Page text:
Schools Use Celebrity Wake-Up Calls to Battle Truancy

If the phone rings one morning and you hear a cheery “good morning” from Magic Johnson on the other end of the line or the R&B singer Trey Songz telling you to “get your education,” don’t hang up and roll over, bury yourself under your blanket and go back to sleep. This is no prank call. It’s the city’s latest attempt to get students who persistently skip class to start showing up more often.

The campaign, appropriately named “Wake Up! NYC,” rolls out next week. It will focus on the 6,500 students who have been absent for 10 or more school days in a single year and attend one of the 25 schools whose principals volunteered to join the effort. If it yields results, it will be expanded citywide, where roughly 250,000 students miss at least one month of school in a given year, officials said.


The prerecorded phone messages are one element of a multimedia campaign aimed at reaching students through the radio and television shows they follow, social networks to which they belong, and artists or athletes they idolize. City officials hope students will make the connection between education and success.

“If you’re not in school, you can’t learn, and if you can’t learn, you can’t have the dignity of a job or be self-sufficient,” Mayor Michael R. Bloomberg said on Thursday, as he kicked off the campaign from inside the library at Isaac Newton Middle School for Math and Science in East Harlem. The school has one of the city’s lowest attendance rates but showed the biggest improvement among the schools that are part of a broader push to reduce chronic truancy, launched last spring.

On the phone, the students might hear from Mr. Johnson, Mr. Songz, the Mets shortstop José Reyes or Terrence J, co-host of BET’s hugely popular music-video show, “106 & Park.” Besides prodding them to go to school, the caller will also praise them for their improved attendance, when the numbers warrant praise.

Word will also spread on the radio, on television and on the Web, through partnerships with 98.7 KISS-FM, Hot 97 FM, Rock 101.9, MTV and BET.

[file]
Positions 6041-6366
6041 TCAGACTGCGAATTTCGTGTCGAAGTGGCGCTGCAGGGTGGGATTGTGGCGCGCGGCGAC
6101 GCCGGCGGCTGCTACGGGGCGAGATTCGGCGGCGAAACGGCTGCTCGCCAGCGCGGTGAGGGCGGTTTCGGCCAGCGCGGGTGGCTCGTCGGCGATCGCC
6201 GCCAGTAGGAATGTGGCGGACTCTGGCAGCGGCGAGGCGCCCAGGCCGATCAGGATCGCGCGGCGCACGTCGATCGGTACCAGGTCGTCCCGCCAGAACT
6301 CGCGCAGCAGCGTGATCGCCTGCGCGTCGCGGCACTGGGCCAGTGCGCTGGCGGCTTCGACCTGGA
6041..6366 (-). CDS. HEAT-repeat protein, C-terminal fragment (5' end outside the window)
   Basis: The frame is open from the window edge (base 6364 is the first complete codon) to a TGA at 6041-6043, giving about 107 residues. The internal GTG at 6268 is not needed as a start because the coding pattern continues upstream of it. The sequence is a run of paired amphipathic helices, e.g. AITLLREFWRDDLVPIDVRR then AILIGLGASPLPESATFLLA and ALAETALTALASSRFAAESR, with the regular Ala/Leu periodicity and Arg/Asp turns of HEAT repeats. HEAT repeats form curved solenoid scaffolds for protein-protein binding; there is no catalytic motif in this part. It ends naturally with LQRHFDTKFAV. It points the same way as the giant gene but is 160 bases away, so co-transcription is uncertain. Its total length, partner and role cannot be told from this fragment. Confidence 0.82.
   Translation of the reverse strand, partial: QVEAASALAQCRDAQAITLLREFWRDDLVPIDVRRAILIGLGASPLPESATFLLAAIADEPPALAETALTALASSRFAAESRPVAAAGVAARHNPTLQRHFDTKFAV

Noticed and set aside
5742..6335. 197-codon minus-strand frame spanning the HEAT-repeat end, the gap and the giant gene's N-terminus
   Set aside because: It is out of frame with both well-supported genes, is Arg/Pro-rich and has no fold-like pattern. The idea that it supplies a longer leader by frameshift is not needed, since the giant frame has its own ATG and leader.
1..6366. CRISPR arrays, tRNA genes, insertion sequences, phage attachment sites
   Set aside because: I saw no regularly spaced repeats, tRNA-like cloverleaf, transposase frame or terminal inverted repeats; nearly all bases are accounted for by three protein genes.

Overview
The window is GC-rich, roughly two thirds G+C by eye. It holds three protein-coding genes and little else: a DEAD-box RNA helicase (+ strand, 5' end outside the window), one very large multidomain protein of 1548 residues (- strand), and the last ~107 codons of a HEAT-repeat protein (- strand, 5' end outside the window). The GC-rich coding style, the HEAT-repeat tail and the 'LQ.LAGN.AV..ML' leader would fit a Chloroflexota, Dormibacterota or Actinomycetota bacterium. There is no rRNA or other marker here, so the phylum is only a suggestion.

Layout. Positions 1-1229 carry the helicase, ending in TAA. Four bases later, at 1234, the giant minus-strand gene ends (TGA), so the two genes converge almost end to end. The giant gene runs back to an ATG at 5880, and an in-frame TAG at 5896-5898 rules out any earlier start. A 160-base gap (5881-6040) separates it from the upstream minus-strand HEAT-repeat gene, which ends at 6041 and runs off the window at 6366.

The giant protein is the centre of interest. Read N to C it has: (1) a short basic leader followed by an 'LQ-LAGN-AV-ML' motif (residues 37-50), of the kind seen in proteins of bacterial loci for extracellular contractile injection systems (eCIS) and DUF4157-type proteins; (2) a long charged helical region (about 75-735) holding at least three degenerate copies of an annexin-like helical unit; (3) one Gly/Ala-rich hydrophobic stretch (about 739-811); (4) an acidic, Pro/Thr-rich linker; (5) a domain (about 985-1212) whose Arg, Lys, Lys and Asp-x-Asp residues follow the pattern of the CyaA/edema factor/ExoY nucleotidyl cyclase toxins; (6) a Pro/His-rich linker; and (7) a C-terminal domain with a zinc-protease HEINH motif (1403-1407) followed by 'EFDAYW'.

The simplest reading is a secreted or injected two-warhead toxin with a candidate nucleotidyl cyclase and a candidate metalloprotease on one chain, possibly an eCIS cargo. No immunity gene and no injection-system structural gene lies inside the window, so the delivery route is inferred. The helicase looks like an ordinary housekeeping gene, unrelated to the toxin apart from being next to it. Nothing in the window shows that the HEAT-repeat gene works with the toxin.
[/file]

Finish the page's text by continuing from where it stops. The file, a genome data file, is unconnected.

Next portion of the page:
Through the antitruancy program, which began in April, the city connected 1,000 chronically absent students with mentors, who would often wait for them outside school to ensure they got to class and contacted them when they did not; linked parents with social services agencies to address some of the reasons behind an absence; and held weekly meetings among the principals so they could discuss what had and had not worked in their approaches to cutting the number of absences.

Between September and December, 22 of the 25 participating schools – 10 elementary schools, 8 middle schools and 7 high schools – showed progress; Mr. Bloomberg and several other speakers on Thursday, including the schools chancellor, Cathleen P. Black, referred to a chart that had more green than red.

Elementary schools registered the largest improvement, with a collective 24 percent decrease in the number of absences. At Isaac Newton Middle School, the drop was nearly 39 percent. Among high schools, the High School for Teaching and the Professions in the Bronx logged the highest decline, 9 percent. But at Richmond Hill High School in Queens, there were more absences in the first four months of the 2010-11 school year than during the same period in the past school year. As of Dec. 23, roughly half of the school’s 2,900 students had been absent for a month or more, the chart showed.

Perhaps the greatest challenge in this new phase of the program is to get a right or working phone number for the students, many of whom live in homeless shelters, use disposable cellphones, move often and may not have a working land line, or may fail to notify the school of a change in contact information.

“If we don’t act now and if we don’t act early, we’ll be forced to deal with the consequences later, when kids drop out of school, when teens get pregnant or a kid who should be a student instead winds up an inmate,” said John Feinblatt, the mayor’s chief policy adviser.

Or, in the words of Mr. Songz, “to make it big, you gotta go to school and get your education, just like I did. It’s the key to a better future, better job, better money, better life.”

Powered By WizardRSS
Go to Source